Ninety-six percent of the patients in this study had some degree of impaired swallowing function. All of them showed signs of penetration or aspiration. Forty-four percent demonstrated silent aspiration. These are overall higher numbers than in previous studies of dysphagia in critically ill patients. As described, it has been hypothesized that the SARS-CoV-2 virus may induce injury in the central and peripheral nervous system [7], and that this may impact sensory and motor functions related to swallowing [8, 9]. Although we cannot draw any conclusions about the impact of the virus on the sensory and motor functions in this particular patient group, it may be a contributing factor to the ICU-related dysphagia that should be further investigated.

To avoid complications related to dysphagia in this patient group, it seems to be of great importance to evaluate the swallowing function as a standard procedure, preferably at an early stage, before initiation of oral intake. FEES is preferred due to the high incidence of secretion pooling, silent aspiration and residuals. FEES can also be used as a tool to guide decisions for safe decannulation in tracheostomized patients [42]. When discharged from the hospital a large proportion of patients still had some degree of difficulties swallowing and would benefit from a routine follow-up.

Impaired vocal fold movement was found in 76%, and vocal fold erythema and arytenoid edema in 60%, respectively, of this patient group. It is not possible to draw any conclusion from the data in the present study regarding whether this primarily is a consequence of the ICU treatment or related to the COVID-19 infection. Data on laryngeal function after treatment of COVID-19 in the ICU is limited so far. Rouhani et al. [43] reported of findings two months after post-hospital discharge on voice, swallow, and airway outcomes following tracheostomy for COVID-19. Forty-one patients with an average duration of endotracheal intubation of 24 days were included. Eighty-one percent of these patients had normal endoscopic examination of the larynx. Evidence of fixed upper airway obstruction was noted in 22%. More than 50% still had dysphonia after two months, most of them to a mild degree. Signs of laryngeal injury may thus appear to decrease over time in a majority of patients, but adverse effects on the larynx will remain in some. More studies are needed in this regard.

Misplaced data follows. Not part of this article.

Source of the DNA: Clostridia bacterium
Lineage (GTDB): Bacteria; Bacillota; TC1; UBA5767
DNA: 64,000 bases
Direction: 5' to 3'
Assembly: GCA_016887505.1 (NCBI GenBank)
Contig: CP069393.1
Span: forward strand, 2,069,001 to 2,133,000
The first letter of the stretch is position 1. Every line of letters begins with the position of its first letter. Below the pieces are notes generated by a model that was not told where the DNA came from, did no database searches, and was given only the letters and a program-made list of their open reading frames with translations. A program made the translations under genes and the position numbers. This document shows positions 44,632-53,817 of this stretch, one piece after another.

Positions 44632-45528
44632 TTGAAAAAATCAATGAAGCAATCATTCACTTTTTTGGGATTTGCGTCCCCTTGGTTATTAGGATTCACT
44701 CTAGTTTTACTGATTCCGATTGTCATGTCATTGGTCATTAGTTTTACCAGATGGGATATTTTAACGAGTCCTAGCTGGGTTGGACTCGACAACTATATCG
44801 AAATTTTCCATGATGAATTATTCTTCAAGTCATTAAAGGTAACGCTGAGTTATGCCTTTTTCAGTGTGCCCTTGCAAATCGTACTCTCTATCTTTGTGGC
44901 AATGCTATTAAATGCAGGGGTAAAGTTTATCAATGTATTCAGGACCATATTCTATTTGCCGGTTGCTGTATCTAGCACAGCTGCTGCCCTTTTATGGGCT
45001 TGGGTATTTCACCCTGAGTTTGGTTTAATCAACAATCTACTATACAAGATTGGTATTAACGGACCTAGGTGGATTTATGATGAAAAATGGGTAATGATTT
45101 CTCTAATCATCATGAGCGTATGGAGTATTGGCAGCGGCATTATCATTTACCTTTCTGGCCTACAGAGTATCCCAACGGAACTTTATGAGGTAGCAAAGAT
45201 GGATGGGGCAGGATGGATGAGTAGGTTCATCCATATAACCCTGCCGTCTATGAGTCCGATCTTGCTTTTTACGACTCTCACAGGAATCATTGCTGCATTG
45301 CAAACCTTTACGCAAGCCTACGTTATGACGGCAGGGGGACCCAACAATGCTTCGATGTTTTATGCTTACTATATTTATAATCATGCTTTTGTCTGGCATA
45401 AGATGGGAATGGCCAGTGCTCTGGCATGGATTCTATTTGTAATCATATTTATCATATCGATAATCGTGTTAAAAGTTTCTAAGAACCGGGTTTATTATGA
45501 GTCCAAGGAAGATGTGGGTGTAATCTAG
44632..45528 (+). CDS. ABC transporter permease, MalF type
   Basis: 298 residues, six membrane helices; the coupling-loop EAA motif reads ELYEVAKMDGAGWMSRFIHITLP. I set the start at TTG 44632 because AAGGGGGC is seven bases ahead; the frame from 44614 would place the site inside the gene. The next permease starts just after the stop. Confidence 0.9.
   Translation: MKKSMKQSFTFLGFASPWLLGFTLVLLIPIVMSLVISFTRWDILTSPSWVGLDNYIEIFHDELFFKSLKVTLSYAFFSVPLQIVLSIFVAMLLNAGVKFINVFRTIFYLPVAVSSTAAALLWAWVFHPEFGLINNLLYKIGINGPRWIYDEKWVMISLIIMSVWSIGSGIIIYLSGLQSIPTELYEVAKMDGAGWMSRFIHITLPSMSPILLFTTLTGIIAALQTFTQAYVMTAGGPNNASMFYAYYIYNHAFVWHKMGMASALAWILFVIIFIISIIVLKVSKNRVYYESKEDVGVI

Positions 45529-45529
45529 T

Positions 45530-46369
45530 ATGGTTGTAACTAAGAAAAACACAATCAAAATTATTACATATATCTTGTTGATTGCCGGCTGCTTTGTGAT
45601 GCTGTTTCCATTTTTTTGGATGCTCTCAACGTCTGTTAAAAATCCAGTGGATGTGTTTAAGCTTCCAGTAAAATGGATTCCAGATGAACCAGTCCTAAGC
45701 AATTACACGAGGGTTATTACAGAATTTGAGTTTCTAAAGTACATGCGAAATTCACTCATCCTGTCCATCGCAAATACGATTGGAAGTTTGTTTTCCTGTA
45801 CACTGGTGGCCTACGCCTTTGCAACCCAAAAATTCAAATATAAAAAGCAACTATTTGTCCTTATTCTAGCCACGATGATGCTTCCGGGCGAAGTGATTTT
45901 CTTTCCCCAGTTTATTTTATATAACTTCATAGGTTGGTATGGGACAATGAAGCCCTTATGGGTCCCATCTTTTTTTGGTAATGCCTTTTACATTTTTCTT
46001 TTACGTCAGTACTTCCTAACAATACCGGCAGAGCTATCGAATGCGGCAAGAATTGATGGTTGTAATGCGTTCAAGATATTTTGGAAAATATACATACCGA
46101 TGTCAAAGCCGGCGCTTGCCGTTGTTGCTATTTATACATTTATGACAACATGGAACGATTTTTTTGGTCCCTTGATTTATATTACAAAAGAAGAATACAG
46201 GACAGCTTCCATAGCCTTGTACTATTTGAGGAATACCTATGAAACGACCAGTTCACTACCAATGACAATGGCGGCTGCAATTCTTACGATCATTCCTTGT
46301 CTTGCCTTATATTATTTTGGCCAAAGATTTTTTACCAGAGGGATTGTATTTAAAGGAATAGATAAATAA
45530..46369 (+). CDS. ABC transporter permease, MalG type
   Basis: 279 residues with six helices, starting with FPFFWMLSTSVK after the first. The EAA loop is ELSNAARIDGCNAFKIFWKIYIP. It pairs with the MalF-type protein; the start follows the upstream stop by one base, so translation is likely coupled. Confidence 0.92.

Data from previous studies indicate that laryngeal injury is common after care in the ICU. In a systematic review of the literature Brodsky et al. [44] noted a prevalence of 83% of laryngeal injury after endotracheal intubation and mechanical ventilation across nine included studies. The mean time of intubation was eight days. The laryngeal examination was performed within 72 hours after extubation in most studies. Different signs of laryngeal injury were reported. Vocal fold immobility to some degree was present in 21%, vocal fold erythema in 82%, and arytenoid edema in 71% of the total sample of patients. Other findings were vocal fold edema in 70%, granuloma in 31%, and ulceration in 27%. The data in our study suggest that impaired vocal fold movement may be more frequent among patients treated in the ICU due to severe COVID-19 infection, than in the general ICU patient population. The decreased glottal movement may either be caused by arytenoid dislocation after endotracheal intubation [45], or to stiffness of the cricoarytenoid joints due to inflammation secondary to long-term intubation or to the COVID-19 infection. Xu et al. [45] also found evidence of neuromuscular damage in some patients with vocal fold immobility after intubation using laryngeal electromyography.